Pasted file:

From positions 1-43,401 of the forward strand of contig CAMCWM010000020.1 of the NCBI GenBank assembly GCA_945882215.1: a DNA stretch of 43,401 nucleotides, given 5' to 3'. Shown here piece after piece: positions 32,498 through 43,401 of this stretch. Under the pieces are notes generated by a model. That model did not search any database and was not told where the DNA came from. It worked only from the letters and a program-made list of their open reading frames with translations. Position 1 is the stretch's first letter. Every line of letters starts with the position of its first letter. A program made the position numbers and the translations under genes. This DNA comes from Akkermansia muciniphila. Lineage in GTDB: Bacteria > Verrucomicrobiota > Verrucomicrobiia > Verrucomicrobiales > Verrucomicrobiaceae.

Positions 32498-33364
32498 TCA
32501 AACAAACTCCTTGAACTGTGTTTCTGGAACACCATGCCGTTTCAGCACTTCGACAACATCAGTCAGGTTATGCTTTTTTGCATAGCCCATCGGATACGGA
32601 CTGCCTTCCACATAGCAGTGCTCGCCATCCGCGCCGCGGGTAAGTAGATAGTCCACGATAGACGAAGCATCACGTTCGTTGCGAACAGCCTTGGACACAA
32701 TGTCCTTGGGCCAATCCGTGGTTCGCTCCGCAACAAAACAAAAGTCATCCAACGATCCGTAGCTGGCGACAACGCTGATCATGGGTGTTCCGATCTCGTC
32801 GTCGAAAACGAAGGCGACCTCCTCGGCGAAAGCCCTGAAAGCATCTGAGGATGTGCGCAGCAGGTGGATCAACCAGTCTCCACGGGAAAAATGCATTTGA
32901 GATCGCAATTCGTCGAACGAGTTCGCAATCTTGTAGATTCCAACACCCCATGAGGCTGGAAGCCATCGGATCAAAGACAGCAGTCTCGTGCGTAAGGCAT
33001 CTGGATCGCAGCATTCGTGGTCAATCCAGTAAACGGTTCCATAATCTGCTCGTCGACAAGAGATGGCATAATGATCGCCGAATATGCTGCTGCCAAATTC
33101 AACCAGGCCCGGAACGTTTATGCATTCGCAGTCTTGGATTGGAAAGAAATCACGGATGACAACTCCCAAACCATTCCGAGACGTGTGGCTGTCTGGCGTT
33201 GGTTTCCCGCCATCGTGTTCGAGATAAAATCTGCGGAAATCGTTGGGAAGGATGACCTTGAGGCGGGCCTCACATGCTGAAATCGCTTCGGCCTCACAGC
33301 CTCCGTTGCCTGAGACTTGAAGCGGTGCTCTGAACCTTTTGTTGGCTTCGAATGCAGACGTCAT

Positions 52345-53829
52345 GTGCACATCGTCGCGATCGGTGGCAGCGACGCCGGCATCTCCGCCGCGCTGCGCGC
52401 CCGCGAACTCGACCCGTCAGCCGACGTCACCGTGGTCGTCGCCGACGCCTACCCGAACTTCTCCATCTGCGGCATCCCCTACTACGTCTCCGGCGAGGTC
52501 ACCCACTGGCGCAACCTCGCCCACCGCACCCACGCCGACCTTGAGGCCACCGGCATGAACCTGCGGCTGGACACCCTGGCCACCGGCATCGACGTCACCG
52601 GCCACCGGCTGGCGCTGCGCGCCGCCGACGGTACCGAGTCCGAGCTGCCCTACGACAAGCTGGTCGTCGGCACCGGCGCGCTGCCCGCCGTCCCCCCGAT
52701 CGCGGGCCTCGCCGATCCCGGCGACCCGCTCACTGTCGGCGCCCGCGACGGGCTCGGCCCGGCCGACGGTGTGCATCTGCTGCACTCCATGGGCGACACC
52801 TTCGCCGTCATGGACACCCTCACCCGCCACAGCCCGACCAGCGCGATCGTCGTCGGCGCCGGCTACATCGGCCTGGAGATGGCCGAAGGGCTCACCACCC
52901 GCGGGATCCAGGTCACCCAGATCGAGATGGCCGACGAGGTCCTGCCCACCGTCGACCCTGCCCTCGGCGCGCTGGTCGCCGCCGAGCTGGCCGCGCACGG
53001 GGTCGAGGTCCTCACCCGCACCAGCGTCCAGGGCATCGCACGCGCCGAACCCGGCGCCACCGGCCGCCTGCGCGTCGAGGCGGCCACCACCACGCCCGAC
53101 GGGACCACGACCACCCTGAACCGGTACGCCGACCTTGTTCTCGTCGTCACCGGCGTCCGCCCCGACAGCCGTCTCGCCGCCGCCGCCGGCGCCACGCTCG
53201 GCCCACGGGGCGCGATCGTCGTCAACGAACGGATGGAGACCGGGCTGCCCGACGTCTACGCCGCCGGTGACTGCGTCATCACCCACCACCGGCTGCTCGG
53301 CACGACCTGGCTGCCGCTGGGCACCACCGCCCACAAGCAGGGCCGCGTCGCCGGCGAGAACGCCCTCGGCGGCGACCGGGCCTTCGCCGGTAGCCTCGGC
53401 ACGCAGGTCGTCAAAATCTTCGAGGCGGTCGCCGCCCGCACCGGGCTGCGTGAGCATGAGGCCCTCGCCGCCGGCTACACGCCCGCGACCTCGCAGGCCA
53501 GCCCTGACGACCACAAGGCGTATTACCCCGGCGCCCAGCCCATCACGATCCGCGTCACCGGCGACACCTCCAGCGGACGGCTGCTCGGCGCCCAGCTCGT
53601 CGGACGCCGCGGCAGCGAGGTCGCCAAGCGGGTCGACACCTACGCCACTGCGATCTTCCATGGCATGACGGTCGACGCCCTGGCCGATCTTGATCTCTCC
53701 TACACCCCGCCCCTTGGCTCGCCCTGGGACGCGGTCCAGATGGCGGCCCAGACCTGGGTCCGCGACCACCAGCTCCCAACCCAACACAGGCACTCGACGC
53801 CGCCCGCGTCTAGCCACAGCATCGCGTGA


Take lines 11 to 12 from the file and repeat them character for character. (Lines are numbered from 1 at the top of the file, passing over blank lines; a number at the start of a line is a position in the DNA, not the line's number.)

33201 GGTTTCCCGCCATCGTGTTCGAGATAAAATCTGCGGAAATCGTTGGGAAGGATGACCTTGAGGCGGGCCTCACATGCTGAAATCGCTTCGGCCTCACAGC
33301 CTCCGTTGCCTGAGACTTGAAGCGGTGCTCTGAACCTTTTGTTGGCTTCGAATGCAGACGTCAT